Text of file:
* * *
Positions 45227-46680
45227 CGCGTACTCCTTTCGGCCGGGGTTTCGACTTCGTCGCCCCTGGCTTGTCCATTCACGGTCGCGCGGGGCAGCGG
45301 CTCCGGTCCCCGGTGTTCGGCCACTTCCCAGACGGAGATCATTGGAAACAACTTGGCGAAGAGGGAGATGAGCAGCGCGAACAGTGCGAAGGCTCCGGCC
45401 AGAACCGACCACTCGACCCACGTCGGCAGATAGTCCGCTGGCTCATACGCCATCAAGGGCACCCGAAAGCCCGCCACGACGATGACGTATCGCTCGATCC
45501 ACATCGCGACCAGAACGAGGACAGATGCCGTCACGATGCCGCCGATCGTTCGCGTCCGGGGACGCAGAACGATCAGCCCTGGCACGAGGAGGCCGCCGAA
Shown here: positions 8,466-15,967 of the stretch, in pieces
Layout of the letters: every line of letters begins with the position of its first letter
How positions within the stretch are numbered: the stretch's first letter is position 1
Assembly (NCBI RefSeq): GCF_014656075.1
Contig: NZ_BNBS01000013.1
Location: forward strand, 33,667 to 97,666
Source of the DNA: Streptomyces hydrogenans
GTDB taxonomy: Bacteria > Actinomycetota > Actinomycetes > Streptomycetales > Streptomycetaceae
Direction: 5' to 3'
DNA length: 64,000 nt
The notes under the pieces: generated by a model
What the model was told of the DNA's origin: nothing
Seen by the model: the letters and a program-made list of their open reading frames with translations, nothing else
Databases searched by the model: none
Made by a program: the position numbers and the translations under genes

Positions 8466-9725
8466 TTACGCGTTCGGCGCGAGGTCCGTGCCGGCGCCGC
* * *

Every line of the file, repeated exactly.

Positions 45227-46680
45227 CGCGTACTCCTTTCGGCCGGGGTTTCGACTTCGTCGCCCCTGGCTTGTCCATTCACGGTCGCGCGGGGCAGCGG
45301 CTCCGGTCCCCGGTGTTCGGCCACTTCCCAGACGGAGATCATTGGAAACAACTTGGCGAAGAGGGAGATGAGCAGCGCGAACAGTGCGAAGGCTCCGGCC
45401 AGAACCGACCACTCGACCCACGTCGGCAGATAGTCCGCTGGCTCATACGCCATCAAGGGCACCCGAAAGCCCGCCACGACGATGACGTATCGCTCGATCC
45501 ACATCGCGACCAGAACGAGGACAGATGCCGTCACGATGCCGCCGATCGTTCGCGTCCGGGGACGCAGAACGATCAGCCCTGGCACGAGGAGGCCGCCGAA
Shown here: positions 8,466-15,967 of the stretch, in pieces
Layout of the letters: every line of letters begins with the position of its first letter
How positions within the stretch are numbered: the stretch's first letter is position 1
Assembly (NCBI RefSeq): GCF_014656075.1
Contig: NZ_BNBS01000013.1
Location: forward strand, 33,667 to 97,666
Source of the DNA: Streptomyces hydrogenans
GTDB taxonomy: Bacteria > Actinomycetota > Actinomycetes > Streptomycetales > Streptomycetaceae
Direction: 5' to 3'
DNA length: 64,000 nt
The notes under the pieces: generated by a model
What the model was told of the DNA's origin: nothing
Seen by the model: the letters and a program-made list of their open reading frames with translations, nothing else
Databases searched by the model: none
Made by a program: the position numbers and the translations under genes

Positions 8466-9725
8466 TTACGCGTTCGGCGCGAGGTCCGTGCCGGCGCCGC